Global Governance and What It Means

Ann Florini
Ann Florini Former Brookings Expert, Professor of Public Policy - School of Social Sciences, Singapore Management University

February 16, 2009

Ann Florini discussed the difference between “global government” and “global governance,” intergovernmental organizations such as the UN, and the role and achievements of civil society and transnational networks, particularly on environmental issues.

JOHN TESSITORE: I should also say that Ann is a senior fellow at the Brookings Institution and the author or editor of several books, most recently The Right to Know: Transparency for an Open World and The Coming Democracy: New Rules for Running a New World.

We have invited Professor Florini to talk to us today about global governance. What it is, what’s wrong with it, and maybe we’ll even find out how to put it right. That’s your job today, Ann.

Let me start out by pointing out that as a journal editor, I see a great many manuscripts, and I get the sense that global governance is a hot topic right now.

But I also get the sense that there is no one finite definition of the term. Just to compound it a little bit more, I find that quite often it’s mingled with a discussion of global government. Depending on whom you listen to, this is either a similar or a very different animal.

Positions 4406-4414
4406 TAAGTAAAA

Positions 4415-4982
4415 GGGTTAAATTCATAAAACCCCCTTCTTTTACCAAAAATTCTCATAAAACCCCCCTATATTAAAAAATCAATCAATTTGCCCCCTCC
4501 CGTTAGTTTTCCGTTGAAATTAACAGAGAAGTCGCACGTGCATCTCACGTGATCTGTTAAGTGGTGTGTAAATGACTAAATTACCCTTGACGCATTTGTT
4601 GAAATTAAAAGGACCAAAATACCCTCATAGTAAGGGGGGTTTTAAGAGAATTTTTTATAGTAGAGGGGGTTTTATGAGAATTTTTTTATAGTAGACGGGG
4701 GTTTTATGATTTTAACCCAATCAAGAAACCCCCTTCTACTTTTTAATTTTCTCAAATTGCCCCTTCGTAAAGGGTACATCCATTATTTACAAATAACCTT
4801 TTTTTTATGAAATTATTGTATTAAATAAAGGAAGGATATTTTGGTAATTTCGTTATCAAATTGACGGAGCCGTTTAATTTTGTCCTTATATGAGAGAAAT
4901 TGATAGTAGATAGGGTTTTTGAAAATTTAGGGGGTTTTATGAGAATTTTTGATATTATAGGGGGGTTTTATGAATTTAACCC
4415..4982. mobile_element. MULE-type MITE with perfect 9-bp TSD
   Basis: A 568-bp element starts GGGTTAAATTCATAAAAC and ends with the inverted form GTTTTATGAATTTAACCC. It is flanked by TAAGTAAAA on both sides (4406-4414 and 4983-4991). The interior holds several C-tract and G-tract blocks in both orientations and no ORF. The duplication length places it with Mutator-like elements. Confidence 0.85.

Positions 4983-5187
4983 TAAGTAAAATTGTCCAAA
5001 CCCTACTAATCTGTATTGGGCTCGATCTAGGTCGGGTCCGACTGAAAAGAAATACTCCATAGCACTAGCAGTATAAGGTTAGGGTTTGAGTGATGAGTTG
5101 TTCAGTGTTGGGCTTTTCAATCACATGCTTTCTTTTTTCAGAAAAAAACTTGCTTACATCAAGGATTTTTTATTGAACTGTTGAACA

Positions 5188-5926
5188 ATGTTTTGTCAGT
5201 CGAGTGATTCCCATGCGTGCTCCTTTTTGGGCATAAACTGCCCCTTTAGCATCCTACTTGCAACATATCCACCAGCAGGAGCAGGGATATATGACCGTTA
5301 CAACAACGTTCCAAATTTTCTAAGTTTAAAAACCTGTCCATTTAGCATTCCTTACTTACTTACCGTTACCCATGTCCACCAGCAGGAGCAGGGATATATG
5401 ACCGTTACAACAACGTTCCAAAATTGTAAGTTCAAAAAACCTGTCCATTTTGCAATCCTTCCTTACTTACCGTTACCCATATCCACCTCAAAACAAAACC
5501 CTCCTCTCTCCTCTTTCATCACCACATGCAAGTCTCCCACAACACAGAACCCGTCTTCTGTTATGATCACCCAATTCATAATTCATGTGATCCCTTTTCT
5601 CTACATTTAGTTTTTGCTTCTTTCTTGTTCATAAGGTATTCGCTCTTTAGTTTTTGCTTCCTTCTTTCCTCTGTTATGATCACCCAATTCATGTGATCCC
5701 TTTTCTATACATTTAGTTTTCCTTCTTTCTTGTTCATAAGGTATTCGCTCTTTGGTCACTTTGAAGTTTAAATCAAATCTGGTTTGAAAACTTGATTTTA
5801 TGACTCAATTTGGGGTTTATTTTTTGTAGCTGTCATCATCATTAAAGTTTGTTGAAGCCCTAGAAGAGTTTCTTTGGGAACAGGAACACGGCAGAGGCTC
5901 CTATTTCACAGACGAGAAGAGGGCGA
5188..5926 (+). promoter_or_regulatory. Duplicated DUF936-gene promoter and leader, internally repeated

So I’m going to ask you to try to sort out these terms for us, “global governance” and “global government,” and tell us where you come down on these.

ANN FLORINI: John, let me start off by talking just about the words “governance” and “government.” There was an article in The Economist a few years ago that said governance is just a fancy word for government.

The Economist has rarely gotten things so wrong. “Governance” is a much broader term, generally referring to how we solve all the big public-policy problems, collective-action problems, that we face in any society, whether it’s at a community level, a national level, or a global level. It doesn’t really matter. They all need governance of some kind. All it means is some system for making and enforcing rules so that we can manage problems that we share.

“Global governance” is a term that came around mostly from a bunch of academics who were looking at the world’s agenda, everything from climate change to security issues, to economic development issues, and looking at the fact that a lot of these were global-scale problems that needed to be managed on a global scale.

But we don’t have a global government. We don’t have an authority with hierarchical powers. That’s the difference with government. It is an authority with power to compel, to coerce. There is a hierarchy to it. Government is one of the ways in which we carry out governance, at most levels, but we don’t have it at the global level.

So we only have global governance; we don’t have global government.

Watch the full interview »
Read the full transcript »